Building worlds, imagining futures
I’m doing it again: writing a science fiction novel. I wish I could fully explain why. It’s difficult and time consuming. It can be frustrating—not just the act of creation, but the process of sharing and dissemination. Creating something new and elegant is a great pleasure. The rest of the process—especially marketing—becomes a chore. It involves negotiating the increasingly complex social networks of fellow humans. And, as some wag said, the more humans I come to know, the more I like my dog. But that observation has become the nucleus of my next tale: What if humans were the pets and more complicated aliens—let’s call them Jadderbadians—felt that spending time with humans was preferable to dealing with other Jadderbadians?
The title of my novel is “A Groupie Genius in the Kennel of Master Morticue Ambergrand, a tale of alien invasion and companionship in Earth’s distant future.” I’m hoping the title conjures thoughts of A Connecticut Yankee in King Arthur’s Court and other titles where the author explores the human condition with tongue firmly placed in cheek.
As I see it now, the purpose of these blog entries shall be to:
1. Share the process of creation so that others with similar inclinations can benefit
2. Talk out the details of my tale as I proceed to clarify them in my own mind
3. Explore the development of my characters
4. Build a community of interested readers that may also serve as a painless form of advertising
5. Introduce myself to those who might be interested in exploring my writing, illustrating and graphic design efforts
6. Test my story line and premises
Why science fiction?
Some have asked me: why use the vehicle of science fiction to tell this story? Couldn’t I reach a more general audience without resorting to an exotic future and even more exotic aliens? Perhaps I could. But science fiction appeals to me in many ways:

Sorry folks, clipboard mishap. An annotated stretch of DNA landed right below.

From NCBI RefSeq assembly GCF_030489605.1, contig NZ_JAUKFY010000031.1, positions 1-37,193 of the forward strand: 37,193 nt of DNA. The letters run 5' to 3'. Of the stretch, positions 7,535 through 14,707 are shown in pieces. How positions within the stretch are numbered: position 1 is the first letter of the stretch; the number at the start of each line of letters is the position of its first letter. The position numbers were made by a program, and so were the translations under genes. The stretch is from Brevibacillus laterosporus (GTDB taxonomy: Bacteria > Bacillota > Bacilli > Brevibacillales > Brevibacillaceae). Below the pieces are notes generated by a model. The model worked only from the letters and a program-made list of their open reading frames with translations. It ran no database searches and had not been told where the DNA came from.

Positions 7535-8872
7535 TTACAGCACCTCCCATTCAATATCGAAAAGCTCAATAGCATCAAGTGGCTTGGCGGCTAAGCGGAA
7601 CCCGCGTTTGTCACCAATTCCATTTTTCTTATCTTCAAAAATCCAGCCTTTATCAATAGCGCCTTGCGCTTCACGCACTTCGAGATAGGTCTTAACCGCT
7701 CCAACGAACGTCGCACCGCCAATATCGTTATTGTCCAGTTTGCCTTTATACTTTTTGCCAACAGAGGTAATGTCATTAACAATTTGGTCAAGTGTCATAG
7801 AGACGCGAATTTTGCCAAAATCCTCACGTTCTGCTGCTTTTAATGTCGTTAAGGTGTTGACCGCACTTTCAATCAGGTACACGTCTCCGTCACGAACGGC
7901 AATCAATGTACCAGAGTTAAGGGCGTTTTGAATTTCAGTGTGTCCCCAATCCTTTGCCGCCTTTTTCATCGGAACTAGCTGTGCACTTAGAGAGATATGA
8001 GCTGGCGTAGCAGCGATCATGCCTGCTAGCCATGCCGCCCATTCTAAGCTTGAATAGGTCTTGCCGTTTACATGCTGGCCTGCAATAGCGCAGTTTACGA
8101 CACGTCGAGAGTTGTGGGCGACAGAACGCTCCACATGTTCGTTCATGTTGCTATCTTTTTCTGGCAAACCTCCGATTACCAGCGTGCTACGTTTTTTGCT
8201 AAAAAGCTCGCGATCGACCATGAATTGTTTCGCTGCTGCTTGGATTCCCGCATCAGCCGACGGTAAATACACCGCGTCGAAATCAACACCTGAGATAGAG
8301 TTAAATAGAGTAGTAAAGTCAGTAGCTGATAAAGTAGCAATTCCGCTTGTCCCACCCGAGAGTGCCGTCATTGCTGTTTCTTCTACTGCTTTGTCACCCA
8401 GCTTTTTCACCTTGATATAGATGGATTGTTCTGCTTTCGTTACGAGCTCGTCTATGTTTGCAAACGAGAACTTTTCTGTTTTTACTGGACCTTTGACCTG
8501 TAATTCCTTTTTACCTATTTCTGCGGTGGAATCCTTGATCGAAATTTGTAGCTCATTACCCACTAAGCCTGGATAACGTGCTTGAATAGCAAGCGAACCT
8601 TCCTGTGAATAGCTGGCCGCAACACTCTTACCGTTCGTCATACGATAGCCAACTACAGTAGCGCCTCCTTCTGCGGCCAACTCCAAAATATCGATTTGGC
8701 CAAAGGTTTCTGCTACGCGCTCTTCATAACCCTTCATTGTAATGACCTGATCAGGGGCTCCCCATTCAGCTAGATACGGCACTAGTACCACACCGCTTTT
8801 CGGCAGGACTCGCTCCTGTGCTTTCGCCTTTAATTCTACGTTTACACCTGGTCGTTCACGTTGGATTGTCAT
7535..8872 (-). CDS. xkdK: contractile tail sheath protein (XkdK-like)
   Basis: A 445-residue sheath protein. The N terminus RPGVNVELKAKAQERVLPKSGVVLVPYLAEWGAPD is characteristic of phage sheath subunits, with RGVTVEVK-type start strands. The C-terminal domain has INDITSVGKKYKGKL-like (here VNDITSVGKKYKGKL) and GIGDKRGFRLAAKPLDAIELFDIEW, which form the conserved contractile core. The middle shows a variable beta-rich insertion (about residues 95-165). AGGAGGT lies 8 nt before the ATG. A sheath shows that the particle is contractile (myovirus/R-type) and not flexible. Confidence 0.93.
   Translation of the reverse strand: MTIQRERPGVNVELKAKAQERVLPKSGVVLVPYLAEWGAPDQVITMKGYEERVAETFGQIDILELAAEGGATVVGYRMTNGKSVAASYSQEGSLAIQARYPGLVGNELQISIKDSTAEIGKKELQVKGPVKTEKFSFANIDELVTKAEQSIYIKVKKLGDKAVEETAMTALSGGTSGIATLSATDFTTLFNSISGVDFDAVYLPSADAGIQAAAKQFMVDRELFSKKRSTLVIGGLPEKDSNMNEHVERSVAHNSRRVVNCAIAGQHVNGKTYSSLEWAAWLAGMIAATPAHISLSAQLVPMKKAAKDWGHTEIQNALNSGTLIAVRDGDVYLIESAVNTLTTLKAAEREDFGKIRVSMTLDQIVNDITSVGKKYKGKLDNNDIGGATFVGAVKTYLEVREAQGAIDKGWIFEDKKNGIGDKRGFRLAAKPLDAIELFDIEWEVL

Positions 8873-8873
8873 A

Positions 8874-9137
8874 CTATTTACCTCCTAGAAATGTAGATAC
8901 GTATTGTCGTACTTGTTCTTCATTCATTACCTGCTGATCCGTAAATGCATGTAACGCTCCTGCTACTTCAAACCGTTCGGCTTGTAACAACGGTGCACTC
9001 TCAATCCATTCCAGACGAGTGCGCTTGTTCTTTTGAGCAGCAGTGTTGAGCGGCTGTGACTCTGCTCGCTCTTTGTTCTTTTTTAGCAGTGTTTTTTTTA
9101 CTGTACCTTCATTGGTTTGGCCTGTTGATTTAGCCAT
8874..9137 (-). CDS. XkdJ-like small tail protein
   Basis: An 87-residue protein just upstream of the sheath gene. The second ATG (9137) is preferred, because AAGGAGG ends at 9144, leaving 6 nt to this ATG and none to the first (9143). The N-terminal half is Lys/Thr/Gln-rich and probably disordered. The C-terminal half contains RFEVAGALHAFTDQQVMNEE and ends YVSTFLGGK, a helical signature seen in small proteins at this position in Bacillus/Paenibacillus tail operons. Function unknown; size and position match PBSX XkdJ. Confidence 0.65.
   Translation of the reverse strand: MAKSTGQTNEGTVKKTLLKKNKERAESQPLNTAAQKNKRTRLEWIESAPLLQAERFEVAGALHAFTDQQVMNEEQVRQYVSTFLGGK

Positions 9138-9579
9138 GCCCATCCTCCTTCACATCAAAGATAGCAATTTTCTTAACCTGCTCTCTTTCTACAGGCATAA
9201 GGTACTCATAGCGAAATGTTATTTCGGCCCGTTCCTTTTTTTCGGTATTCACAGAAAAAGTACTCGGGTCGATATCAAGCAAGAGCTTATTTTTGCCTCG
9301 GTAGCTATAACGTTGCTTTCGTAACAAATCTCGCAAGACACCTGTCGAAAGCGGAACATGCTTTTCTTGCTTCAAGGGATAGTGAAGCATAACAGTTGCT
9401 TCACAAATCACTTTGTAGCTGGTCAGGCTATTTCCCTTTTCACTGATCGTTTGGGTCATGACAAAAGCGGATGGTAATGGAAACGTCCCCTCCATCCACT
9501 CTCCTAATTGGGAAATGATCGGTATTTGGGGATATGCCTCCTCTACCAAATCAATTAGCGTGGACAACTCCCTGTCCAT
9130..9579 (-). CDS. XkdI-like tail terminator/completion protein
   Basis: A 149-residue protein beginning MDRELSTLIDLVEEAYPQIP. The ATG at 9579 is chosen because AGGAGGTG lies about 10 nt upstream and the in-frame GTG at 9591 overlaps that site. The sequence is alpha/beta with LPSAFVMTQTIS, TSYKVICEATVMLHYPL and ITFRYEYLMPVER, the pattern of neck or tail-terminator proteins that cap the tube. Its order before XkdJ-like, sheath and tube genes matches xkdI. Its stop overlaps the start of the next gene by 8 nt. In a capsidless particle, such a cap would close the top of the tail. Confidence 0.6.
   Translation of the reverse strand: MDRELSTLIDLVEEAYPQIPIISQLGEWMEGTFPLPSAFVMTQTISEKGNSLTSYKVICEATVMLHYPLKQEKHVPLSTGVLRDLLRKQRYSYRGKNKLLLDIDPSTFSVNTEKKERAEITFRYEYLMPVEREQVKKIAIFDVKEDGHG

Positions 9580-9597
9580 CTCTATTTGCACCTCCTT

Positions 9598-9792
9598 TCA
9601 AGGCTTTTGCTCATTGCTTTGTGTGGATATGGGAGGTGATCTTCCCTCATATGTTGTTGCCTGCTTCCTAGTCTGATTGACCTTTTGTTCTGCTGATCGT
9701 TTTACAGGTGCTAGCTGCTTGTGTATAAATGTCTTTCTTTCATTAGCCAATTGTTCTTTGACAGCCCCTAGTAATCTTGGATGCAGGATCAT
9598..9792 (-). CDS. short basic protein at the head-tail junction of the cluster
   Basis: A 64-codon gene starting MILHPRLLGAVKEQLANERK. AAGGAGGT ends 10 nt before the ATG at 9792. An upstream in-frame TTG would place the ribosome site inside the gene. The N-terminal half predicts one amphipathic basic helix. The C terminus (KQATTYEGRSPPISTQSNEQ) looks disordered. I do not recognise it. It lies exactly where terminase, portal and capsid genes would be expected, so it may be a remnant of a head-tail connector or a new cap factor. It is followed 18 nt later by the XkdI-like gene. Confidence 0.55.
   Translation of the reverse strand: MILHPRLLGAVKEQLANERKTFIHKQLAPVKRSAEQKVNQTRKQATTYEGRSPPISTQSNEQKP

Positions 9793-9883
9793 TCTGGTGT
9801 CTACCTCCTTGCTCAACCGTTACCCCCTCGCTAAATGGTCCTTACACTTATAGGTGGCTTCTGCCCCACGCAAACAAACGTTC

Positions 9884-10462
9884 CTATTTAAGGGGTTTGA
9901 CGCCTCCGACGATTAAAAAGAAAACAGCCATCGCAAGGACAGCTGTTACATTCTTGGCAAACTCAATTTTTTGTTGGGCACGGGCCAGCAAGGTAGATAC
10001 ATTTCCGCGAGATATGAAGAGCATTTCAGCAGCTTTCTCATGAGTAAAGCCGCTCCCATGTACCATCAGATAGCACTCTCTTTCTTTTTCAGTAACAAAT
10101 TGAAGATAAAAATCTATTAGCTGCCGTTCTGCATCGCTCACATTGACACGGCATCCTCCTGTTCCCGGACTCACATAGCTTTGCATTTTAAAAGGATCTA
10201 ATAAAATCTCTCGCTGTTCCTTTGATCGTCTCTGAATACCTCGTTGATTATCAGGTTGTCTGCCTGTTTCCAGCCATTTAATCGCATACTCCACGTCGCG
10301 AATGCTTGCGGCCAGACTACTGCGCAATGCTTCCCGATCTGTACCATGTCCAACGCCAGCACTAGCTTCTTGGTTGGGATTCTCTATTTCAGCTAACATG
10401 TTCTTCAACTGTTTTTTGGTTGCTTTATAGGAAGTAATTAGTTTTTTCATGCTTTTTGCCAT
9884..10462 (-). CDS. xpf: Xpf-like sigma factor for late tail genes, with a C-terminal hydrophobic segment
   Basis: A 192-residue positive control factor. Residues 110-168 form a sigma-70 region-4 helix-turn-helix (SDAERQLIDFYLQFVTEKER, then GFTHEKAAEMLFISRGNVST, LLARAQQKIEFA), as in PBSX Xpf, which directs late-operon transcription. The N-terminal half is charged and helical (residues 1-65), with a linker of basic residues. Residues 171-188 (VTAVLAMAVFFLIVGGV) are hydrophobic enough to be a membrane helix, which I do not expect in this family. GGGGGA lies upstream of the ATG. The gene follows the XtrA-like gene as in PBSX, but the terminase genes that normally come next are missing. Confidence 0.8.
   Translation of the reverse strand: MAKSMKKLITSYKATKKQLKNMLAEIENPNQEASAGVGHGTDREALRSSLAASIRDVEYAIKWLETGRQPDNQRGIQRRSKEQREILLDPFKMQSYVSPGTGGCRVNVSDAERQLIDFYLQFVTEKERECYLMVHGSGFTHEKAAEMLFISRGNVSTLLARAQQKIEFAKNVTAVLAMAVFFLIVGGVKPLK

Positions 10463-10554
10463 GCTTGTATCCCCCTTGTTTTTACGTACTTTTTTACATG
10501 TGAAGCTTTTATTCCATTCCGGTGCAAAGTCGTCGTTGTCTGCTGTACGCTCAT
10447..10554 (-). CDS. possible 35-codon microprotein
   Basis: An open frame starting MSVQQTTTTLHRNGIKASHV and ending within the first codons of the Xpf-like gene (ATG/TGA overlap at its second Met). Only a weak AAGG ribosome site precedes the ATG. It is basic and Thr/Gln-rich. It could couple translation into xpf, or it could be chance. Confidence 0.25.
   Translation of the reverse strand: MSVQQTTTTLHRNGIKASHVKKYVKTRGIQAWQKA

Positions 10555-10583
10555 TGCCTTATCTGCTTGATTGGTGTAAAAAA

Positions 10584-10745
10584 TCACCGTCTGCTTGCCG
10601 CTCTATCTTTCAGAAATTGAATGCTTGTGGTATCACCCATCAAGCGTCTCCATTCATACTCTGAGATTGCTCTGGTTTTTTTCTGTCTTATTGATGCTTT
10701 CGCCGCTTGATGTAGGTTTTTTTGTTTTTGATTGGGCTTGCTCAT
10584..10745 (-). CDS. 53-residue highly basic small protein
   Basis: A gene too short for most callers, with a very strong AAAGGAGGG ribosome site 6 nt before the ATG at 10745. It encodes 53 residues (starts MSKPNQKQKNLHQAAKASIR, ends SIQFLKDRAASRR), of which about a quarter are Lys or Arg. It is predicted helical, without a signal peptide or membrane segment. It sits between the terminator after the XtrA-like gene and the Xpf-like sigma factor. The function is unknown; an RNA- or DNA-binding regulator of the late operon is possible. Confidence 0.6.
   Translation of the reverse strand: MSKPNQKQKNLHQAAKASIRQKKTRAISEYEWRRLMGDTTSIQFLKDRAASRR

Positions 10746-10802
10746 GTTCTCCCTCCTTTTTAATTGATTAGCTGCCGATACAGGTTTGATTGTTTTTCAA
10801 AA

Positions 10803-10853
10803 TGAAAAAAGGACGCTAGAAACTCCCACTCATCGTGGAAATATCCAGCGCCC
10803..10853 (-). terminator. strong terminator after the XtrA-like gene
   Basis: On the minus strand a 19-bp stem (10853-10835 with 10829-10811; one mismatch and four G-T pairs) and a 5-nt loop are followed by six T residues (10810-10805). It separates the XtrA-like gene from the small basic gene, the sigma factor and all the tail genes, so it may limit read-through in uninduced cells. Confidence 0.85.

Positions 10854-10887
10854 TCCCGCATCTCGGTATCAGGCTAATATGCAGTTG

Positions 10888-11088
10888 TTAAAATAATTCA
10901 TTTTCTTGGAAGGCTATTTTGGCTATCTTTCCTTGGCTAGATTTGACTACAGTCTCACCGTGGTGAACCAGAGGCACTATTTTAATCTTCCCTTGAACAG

1. Science fiction has always sparked my sense of wonder by making me imagine all the “what ifs?” of possible futures. Furthermore, science fiction builds futures consistent with what we know about nature through the study of science—a powerful tool for solving problems and answering questions using nature as the final arbiter—the stage on which experiments prove or disprove how we think the universe operates.
2. Science fiction allows writers to explore the human condition as naïve outsiders with new perspectives. Gene Roddenberry used the original Star Trek to address questions of gender and race because there was no other way to do it in a public forum during the sixties. Let Klingons, Vulcans and tribbles show us the error of our ways by entertaining rather than preaching.
3. Science fiction tends to address the BIG QUESTIONS we all ask ourselves: Why are we here? Why does the universe exist? Does our personal consciousness survive death in some way? Why does our universe support life and how common is it? Do supernatural forces exist and, if so, how do they operate? Do our individual lives have purpose beyond mere survival? Is conscious intelligence limited to life or can we create it? To what extent can we build the futures we want and to what extent is our behavior limited by evolutionary accidents?
Science fiction provides a powerful way to dream with your eyes open. Colorful stories, in general, allow humans to tell the lies that reveal universal truths. In the deep past we sat around campfires and mesmerized our comrades with the tale of how we stole dinner from that dangerous cave lion. Today I want to tell a story about how an alien and his human pet find their way to a future filled with promise because of the dreams they share and the mysteries of life they can only solve together.
Pull up a log if you want to join my tribe around the campfire.